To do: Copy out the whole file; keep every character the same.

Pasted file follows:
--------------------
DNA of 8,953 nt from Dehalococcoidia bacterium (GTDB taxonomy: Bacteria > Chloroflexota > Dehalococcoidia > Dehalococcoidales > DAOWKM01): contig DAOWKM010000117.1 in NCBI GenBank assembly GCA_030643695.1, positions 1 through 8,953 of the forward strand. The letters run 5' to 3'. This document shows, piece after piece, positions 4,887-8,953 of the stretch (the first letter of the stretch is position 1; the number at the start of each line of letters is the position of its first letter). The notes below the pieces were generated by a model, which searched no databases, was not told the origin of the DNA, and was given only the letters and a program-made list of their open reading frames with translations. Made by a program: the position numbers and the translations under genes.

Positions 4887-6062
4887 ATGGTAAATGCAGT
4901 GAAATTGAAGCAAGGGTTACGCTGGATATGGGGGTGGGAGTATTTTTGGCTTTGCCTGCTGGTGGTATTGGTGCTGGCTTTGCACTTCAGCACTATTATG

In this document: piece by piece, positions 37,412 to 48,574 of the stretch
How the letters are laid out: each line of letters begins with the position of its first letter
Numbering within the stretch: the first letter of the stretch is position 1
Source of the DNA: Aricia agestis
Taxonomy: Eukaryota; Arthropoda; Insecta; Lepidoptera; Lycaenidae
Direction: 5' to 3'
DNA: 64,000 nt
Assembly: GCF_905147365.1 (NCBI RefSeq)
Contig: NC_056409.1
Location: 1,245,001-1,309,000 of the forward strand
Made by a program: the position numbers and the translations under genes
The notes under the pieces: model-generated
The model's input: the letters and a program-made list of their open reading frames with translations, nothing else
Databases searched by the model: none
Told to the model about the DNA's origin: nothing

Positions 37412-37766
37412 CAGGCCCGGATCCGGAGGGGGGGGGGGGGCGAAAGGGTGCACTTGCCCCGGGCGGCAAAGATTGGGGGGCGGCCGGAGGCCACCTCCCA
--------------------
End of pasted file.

DNA of 8,953 nt from Dehalococcoidia bacterium (GTDB taxonomy: Bacteria > Chloroflexota > Dehalococcoidia > Dehalococcoidales > DAOWKM01): contig DAOWKM010000117.1 in NCBI GenBank assembly GCA_030643695.1, positions 1 through 8,953 of the forward strand. The letters run 5' to 3'. This document shows, piece after piece, positions 4,887-8,953 of the stretch (the first letter of the stretch is position 1; the number at the start of each line of letters is the position of its first letter). The notes below the pieces were generated by a model, which searched no databases, was not told the origin of the DNA, and was given only the letters and a program-made list of their open reading frames with translations. Made by a program: the position numbers and the translations under genes.

Positions 4887-6062
4887 ATGGTAAATGCAGT
4901 GAAATTGAAGCAAGGGTTACGCTGGATATGGGGGTGGGAGTATTTTTGGCTTTGCCTGCTGGTGGTATTGGTGCTGGCTTTGCACTTCAGCACTATTATG

In this document: piece by piece, positions 37,412 to 48,574 of the stretch
How the letters are laid out: each line of letters begins with the position of its first letter
Numbering within the stretch: the first letter of the stretch is position 1
Source of the DNA: Aricia agestis
Taxonomy: Eukaryota; Arthropoda; Insecta; Lepidoptera; Lycaenidae
Direction: 5' to 3'
DNA: 64,000 nt
Assembly: GCF_905147365.1 (NCBI RefSeq)
Contig: NC_056409.1
Location: 1,245,001-1,309,000 of the forward strand
Made by a program: the position numbers and the translations under genes
The notes under the pieces: model-generated
The model's input: the letters and a program-made list of their open reading frames with translations, nothing else
Databases searched by the model: none
Told to the model about the DNA's origin: nothing

Positions 37412-37766
37412 CAGGCCCGGATCCGGAGGGGGGGGGGGGGCGAAAGGGTGCACTTGCCCCGGGCGGCAAAGATTGGGGGGCGGCCGGAGGCCACCTCCCA